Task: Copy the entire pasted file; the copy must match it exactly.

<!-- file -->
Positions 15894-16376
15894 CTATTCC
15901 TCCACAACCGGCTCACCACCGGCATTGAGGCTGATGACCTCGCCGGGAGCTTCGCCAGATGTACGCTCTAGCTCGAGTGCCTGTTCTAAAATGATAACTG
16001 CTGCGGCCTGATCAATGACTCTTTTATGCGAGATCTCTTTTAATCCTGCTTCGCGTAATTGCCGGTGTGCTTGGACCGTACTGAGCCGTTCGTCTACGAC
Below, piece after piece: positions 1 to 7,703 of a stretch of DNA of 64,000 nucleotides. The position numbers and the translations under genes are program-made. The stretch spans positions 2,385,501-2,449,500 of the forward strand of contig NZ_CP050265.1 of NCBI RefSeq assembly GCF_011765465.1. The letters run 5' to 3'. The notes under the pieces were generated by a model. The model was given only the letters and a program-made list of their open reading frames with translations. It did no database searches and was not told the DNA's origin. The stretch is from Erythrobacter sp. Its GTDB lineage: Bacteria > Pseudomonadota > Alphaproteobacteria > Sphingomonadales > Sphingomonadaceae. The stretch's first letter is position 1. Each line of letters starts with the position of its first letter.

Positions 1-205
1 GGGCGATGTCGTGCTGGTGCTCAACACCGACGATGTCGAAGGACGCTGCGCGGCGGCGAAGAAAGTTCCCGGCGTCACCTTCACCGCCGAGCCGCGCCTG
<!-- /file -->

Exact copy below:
Positions 15894-16376
15894 CTATTCC
15901 TCCACAACCGGCTCACCACCGGCATTGAGGCTGATGACCTCGCCGGGAGCTTCGCCAGATGTACGCTCTAGCTCGAGTGCCTGTTCTAAAATGATAACTG
16001 CTGCGGCCTGATCAATGACTCTTTTATGCGAGATCTCTTTTAATCCTGCTTCGCGTAATTGCCGGTGTGCTTGGACCGTACTGAGCCGTTCGTCTACGAC
Below, piece after piece: positions 1 to 7,703 of a stretch of DNA of 64,000 nucleotides. The position numbers and the translations under genes are program-made. The stretch spans positions 2,385,501-2,449,500 of the forward strand of contig NZ_CP050265.1 of NCBI RefSeq assembly GCF_011765465.1. The letters run 5' to 3'. The notes under the pieces were generated by a model. The model was given only the letters and a program-made list of their open reading frames with translations. It did no database searches and was not told the DNA's origin. The stretch is from Erythrobacter sp. Its GTDB lineage: Bacteria > Pseudomonadota > Alphaproteobacteria > Sphingomonadales > Sphingomonadaceae. The stretch's first letter is position 1. Each line of letters starts with the position of its first letter.

Positions 1-205
1 GGGCGATGTCGTGCTGGTGCTCAACACCGACGATGTCGAAGGACGCTGCGCGGCGGCGAAGAAAGTTCCCGGCGTCACCTTCACCGCCGAGCCGCGCCTG